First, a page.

Q. Could you speak to what is different about this Penn State team now than the one you faced back in December?

COACH GENO AURIEMMA: You know they have got seven seniors, I believe on their team. You know what it is, I think they are used to each other; they play together. One of the biggest improvements I see is Helen Darling playing at a much higher level and I thought she was playing well then and I think Walseth has gotten better and better throughout the season. They are extremely well balanced. If you've got a really good pointguard and a solid post game, you can win a lot of games and they seem to have a lot of answers. I guess it's fitting that they are here, you know, Rene Portland, 24 years coaching, done a lot for the game. Fate, you know. They play great, though. They are great against Louisiana Tech.

Q. Can you go a little bit deeper between the matchup between Sue Bird and Helen Darling and you talked about Svetlana playing at a higher level than everyone else?

COACH GENO AURIEMMA: I don't think it's Sue Bird against Helen Darling. They have two different functions, I think. But Sue Bird is kind of like a classic player can do things that guards do. You can't put a label on her, pointguard who passes -- she's an old-fashioned guard who does everything she to do. Helen is a senior and Sue Bird is really playing her first year in college. It will be interesting to see how they handle the pressure of being out there. Svetlana, you know, I've said before, when Svetlana plays the game the way she can play it, I don't think there's many people that can do as many things, can shoot the 3 as deep as she can, get the basket as well as she can and rebound as well as she can and she has a feel for things. She said it best, coming to a new country, having to learn everything. It's taken her a little bit of time to sort it all out but she's a big-game player.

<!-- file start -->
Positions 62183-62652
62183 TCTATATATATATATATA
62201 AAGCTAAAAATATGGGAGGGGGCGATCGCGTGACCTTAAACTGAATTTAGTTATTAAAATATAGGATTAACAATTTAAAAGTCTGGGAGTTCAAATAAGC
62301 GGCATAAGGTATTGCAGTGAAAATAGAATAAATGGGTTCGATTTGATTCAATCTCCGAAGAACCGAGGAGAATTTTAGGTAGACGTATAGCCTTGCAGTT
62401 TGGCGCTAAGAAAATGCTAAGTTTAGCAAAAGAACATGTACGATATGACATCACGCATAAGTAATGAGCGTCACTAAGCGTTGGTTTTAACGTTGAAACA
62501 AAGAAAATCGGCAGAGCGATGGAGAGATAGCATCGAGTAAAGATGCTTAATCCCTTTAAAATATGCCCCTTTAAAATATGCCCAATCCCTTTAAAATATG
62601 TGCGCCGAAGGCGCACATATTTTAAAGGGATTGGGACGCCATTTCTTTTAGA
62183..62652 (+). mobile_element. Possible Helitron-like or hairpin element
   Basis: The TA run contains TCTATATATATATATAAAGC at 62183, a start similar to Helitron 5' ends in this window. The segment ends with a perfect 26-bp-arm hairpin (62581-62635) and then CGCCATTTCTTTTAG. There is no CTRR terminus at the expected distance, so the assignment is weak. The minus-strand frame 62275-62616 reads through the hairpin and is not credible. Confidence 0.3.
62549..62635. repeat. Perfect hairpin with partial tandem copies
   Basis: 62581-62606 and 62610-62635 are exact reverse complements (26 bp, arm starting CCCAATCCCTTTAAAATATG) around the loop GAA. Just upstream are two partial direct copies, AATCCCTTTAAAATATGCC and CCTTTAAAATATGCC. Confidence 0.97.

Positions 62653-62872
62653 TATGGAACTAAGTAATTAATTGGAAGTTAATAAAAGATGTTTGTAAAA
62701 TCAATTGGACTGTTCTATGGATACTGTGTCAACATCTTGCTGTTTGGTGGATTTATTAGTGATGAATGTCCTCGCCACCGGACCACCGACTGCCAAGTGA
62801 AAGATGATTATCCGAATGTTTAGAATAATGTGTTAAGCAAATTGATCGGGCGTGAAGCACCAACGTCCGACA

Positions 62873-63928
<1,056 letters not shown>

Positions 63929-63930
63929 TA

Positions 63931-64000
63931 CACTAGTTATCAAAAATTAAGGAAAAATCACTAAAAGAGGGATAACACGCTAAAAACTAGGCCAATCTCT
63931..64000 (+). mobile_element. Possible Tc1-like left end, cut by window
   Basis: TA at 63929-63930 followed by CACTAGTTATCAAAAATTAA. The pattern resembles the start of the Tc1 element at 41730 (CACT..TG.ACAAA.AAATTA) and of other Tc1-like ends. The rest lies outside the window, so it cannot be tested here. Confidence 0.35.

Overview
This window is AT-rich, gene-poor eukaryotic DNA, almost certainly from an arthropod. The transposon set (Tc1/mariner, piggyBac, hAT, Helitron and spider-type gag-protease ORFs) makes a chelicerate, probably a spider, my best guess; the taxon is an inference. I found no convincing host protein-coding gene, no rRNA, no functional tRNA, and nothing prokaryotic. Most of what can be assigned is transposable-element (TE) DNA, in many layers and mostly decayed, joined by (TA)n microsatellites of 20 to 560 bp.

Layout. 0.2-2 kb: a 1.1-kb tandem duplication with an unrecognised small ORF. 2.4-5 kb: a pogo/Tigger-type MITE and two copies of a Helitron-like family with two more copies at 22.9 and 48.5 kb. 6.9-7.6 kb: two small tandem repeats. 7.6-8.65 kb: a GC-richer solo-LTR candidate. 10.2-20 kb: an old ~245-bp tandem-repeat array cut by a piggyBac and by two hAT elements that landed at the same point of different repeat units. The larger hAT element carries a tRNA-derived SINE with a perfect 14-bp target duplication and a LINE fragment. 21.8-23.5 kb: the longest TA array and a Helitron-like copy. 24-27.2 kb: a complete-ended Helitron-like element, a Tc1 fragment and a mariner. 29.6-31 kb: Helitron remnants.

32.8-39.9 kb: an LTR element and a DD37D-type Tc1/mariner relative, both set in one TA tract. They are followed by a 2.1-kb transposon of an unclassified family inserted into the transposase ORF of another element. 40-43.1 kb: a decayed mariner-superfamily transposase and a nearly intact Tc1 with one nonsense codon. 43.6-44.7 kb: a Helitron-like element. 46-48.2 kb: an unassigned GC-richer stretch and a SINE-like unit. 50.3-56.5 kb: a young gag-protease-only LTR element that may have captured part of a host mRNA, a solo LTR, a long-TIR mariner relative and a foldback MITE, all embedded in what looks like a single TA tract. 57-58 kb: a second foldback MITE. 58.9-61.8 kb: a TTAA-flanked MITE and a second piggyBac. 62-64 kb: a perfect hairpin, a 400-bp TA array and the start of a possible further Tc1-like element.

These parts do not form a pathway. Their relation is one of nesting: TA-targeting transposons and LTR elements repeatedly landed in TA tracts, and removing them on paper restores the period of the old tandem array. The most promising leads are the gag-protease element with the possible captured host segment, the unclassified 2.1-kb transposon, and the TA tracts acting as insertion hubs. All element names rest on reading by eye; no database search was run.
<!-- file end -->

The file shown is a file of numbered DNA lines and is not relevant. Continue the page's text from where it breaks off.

Q. I'm curious about your comment that you made, "I'm not for every kid nor is every kid for me." As people first, I think that's the thing we try to keep in focus. You see kids play on the court when you are recruiting them but you know little about their personalities until they come to your campus. In your career, athletes who have challenged you, you have had some challenges with Svetlana, certainly with the cultural components and the challenging side of it, in the past have you had others and if so how have you dealt with that?